April 04, 2016

CHICAGO, IL ( updated ) — Either strategy may be more appropriate in individual patients, but overall, atrial fibrillation developing after heart surgery responds similarly to either rate-control or rhythm-control measures, according to a randomized trial with more than 500 patients who were assigned to one or the other strategy in conjunction with CABG, valve surgery, or both[1]. The two groups each experienced an average of about 5 days of hospitalization, including emergency-department visits, during the 60 days after the index surgery, which was the primary end point of the study exploring a common postoperative problem for which there is little consensus on therapy. Rates of persistent AF and of complications were also similar at 60 days.

Rate control consisted of treatment primarily with beta-blockers, and rhythm control entailed amiodarone and/or direct-current cardioversion in the study, which was published online in the New England Journal of Medicine to coincide with its presentation by lead author Dr A Marc Gillinov (Cleveland Clinic Foundation, OH) here at the American College of Cardiology (ACC) 2016 Scientific Sessions.

"There's no clear advantage of one treatment strategy over the other in terms of hospital days or complications," Gillinov told heartwire from Medscape. "Most of the time, more than 90% of the time, most of the atrial fibrillation is going to be gone by 60 days no matter what we do." But, he said, "I personally would favor rate control."

Consider the Individual Patient

Dr A Marc Gillinov

The trial's upshot, Gillenov said, is that "you’ve got to consider the individual patient and physician preference and choose one or the other strategy. An initial strategy of rate control in hemodynamically stable patients is probably reasonable, because you avoid the toxicity associated with the antiarrhythmic drug amiodarone, and because if you do need to switch from rate control to rhythm control, you can usually discern that need while the patient is still in the hospital and do it fairly easily, even then."

For physicians managing these patients, "the clinical message is much clearer. Clearly rate control is the preference," said Dr Hugh Calkins (Johns Hopkins Hospital, Baltimore, MD) as a panelist for Gillinov's presentation of the study. "I found the results of this to be very striking and very reassuring."

Physicians are "more comfortable" with rate-control drugs such as beta-blockers, which are also less expensive and entail less risk than associated with rhythm-control drugs or cardioversion, Dr Peter Kudenchuk (University of Washington, Seattle) said when interviewed. The latter, he said, "frankly doesn't offer anything better."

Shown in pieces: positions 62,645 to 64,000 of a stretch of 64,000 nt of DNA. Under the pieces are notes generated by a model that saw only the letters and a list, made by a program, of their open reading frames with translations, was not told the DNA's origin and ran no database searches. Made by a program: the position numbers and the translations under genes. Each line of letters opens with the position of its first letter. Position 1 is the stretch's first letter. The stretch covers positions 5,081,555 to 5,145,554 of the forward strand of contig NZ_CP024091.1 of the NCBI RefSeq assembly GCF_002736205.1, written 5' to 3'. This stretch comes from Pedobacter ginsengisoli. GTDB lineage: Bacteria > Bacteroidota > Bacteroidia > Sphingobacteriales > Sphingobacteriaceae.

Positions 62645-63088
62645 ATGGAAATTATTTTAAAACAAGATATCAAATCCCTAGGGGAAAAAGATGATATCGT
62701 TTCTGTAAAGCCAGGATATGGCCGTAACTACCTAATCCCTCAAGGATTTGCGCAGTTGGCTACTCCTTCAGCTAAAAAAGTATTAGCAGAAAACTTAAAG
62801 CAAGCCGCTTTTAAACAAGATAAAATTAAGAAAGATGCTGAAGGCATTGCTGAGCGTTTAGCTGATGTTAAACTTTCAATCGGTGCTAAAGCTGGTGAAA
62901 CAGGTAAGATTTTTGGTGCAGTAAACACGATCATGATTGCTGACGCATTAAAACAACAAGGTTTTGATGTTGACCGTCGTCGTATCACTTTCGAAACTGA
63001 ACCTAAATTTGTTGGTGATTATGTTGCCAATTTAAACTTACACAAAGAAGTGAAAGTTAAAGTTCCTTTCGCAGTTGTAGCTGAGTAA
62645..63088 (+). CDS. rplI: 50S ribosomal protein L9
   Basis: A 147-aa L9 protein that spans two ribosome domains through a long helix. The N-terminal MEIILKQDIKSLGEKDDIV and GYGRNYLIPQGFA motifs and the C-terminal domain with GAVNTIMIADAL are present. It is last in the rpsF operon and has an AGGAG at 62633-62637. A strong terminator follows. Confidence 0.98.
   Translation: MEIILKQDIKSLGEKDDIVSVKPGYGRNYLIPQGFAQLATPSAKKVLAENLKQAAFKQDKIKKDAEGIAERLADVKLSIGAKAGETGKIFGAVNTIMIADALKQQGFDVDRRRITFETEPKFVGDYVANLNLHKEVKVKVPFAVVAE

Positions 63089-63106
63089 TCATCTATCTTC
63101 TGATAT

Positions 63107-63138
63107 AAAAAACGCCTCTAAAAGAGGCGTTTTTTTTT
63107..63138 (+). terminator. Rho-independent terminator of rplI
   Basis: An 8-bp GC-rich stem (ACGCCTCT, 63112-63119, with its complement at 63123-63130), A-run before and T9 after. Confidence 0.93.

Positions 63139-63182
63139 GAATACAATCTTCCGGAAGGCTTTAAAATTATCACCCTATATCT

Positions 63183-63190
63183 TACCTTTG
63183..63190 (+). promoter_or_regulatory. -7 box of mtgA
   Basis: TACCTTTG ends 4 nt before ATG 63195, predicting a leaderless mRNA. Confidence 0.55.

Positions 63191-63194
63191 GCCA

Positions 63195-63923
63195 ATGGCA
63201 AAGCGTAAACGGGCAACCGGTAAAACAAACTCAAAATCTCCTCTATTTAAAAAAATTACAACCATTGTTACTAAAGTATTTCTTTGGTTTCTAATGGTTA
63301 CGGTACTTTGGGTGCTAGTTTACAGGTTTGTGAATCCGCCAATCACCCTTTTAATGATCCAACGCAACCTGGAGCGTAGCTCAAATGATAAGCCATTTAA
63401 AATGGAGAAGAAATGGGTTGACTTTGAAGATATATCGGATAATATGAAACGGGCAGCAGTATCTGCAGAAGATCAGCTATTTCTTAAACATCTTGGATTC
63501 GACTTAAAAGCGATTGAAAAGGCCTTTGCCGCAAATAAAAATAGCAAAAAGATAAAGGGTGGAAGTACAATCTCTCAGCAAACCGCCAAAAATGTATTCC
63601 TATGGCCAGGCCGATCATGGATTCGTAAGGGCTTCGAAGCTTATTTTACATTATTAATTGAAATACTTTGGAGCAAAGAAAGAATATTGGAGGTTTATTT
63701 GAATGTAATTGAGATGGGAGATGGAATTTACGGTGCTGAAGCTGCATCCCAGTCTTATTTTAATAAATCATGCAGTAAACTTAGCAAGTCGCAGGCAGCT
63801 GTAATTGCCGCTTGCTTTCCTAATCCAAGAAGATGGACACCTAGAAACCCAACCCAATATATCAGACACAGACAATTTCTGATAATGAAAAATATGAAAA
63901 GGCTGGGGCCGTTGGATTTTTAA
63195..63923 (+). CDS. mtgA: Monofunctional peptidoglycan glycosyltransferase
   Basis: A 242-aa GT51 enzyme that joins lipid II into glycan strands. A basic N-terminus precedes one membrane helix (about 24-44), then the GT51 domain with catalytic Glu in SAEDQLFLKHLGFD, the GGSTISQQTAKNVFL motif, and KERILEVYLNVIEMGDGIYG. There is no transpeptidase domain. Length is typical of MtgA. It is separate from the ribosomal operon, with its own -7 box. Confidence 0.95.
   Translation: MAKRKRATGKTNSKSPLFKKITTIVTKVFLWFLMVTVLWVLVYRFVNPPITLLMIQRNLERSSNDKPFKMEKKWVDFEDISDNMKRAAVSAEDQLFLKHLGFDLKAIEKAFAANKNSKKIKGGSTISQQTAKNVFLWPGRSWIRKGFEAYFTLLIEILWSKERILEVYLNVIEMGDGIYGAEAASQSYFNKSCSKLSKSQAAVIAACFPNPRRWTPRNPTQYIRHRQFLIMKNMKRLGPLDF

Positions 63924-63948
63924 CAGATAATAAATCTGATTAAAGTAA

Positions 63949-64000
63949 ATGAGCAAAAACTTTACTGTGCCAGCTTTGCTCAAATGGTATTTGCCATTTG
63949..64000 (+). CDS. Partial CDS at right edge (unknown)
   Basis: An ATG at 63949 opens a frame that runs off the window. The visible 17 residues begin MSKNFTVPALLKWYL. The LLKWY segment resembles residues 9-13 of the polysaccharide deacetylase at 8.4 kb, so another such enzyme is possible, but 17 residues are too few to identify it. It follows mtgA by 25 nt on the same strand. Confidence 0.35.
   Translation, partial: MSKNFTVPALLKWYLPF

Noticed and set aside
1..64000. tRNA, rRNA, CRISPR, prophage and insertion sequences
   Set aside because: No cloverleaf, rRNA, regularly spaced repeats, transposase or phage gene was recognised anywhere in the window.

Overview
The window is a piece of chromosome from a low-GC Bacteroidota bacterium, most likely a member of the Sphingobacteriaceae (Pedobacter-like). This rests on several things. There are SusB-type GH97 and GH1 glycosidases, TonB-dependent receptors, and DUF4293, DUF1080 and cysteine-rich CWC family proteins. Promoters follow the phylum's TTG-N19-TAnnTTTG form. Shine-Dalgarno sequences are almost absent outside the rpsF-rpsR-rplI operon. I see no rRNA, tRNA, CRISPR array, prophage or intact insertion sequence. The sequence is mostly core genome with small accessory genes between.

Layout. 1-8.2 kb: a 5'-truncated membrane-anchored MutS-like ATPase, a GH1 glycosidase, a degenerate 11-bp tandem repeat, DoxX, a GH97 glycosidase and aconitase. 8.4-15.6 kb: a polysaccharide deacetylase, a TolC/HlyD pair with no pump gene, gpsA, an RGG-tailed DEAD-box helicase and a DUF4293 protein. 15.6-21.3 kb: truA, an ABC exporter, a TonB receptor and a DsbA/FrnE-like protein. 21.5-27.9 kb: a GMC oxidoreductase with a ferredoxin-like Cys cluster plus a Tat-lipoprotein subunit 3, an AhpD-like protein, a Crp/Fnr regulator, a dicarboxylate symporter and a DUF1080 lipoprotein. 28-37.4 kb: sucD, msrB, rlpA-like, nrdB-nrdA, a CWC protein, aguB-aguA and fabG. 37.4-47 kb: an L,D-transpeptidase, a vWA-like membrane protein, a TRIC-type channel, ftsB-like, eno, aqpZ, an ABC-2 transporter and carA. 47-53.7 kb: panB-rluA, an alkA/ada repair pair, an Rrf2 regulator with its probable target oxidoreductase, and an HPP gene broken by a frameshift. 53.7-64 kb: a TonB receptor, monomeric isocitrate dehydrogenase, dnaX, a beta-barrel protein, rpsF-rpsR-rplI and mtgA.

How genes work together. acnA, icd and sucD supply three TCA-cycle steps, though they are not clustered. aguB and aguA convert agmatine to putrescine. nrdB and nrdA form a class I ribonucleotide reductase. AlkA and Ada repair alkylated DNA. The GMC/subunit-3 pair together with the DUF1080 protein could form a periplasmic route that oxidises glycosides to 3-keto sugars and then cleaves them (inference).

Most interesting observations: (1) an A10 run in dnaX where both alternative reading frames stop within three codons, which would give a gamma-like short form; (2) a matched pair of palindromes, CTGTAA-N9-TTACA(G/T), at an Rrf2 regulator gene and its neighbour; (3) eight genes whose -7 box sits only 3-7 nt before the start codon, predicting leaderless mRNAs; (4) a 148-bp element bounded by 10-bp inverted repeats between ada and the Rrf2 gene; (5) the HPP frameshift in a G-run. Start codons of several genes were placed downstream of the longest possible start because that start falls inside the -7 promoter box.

Not surprisingly, patients in the study assigned to rhythm control achieved sinus rhythm a bit earlier than those managed with rate control, but that didn't get them much. "About 40% of each group got anticoagulation," said Gillinov to heartwire .

"You can't say there's a net clinical benefit to either strategy across the entire group, but you can look at an individual patient and make a judgment." He said it's a "reasonable conclusion" to say the study advocates rate control as the first strategy to consider.

Stable Patients Without an AF History

The group randomized 523 hemodynamically stable patients with AF after cardiac surgery, none of whom had a prior history of AF, at 23 North American centers. They represented about one-fourth of a total cohort >2100 patients who were enrolled prior to surgery and followed for whether they developed AF.

Isolated CABG was performed in about 40%, isolated valve surgery in about 40%, and combined CABG and valve surgery in about 20%; the prevalence of postoperative AF was 28.1%, 33.7%, and 47.3%, respectively.

The 262 patients in the rate-control group and 261 assigned to rhythm control experienced a median of 5.1 days and 5.0 days in the hospital, respectively, over the first 60 days (P=0.76). The mean lengths of stay were 5.5 and 5.8 days, respectively (P=0.88).

There were no significant differences between patients in the two strategies in mortality, rate of serious adverse events, or thromboembolic or bleeding events—including cerebrovascular thromboembolism.

Still, of course, there are times to prefer rhythm control as the initial strategy, such as when the patient is highly symptomatic or hemodynamically unstable, said Gillinov. "If they're hemodynamically unstable, you'd probably want to electrically cardiovert them and load them with amiodarone." But the trial, which randomized only stable patients, doesn't address that.

The trial's bottom line is that when deciding between rate or rhythm control, "for the outcome they measured, days in the hospital, don't look for benefit there," observed Kudenchuk. If the patient is stable and isn't feeling bad, rate control is "the way to go" instead of rhythm control given that "we don't have any data that it changes hard end points for the patient."

The study was supported by a cooperative agreement funded by the National Heart, Lung, and Blood Institute and the National Institute of Neurological Disorders and Stroke of the National Institutes of Health and the Canadian Institutes of Health Research. Gillinov discloses being a consultant to or speaker for AtriCure, Medtronic, On-X, Edwards, and Abbott; receiving research funding from St Jude Medical and Tendyne; having equity interest in Clear Catheter and the Cleveland Clinic; and has the right to receive royalties from AtriCure for a left atrial appendage occlusion device. Disclosures for the coauthors are listed on the journal website.

 

 

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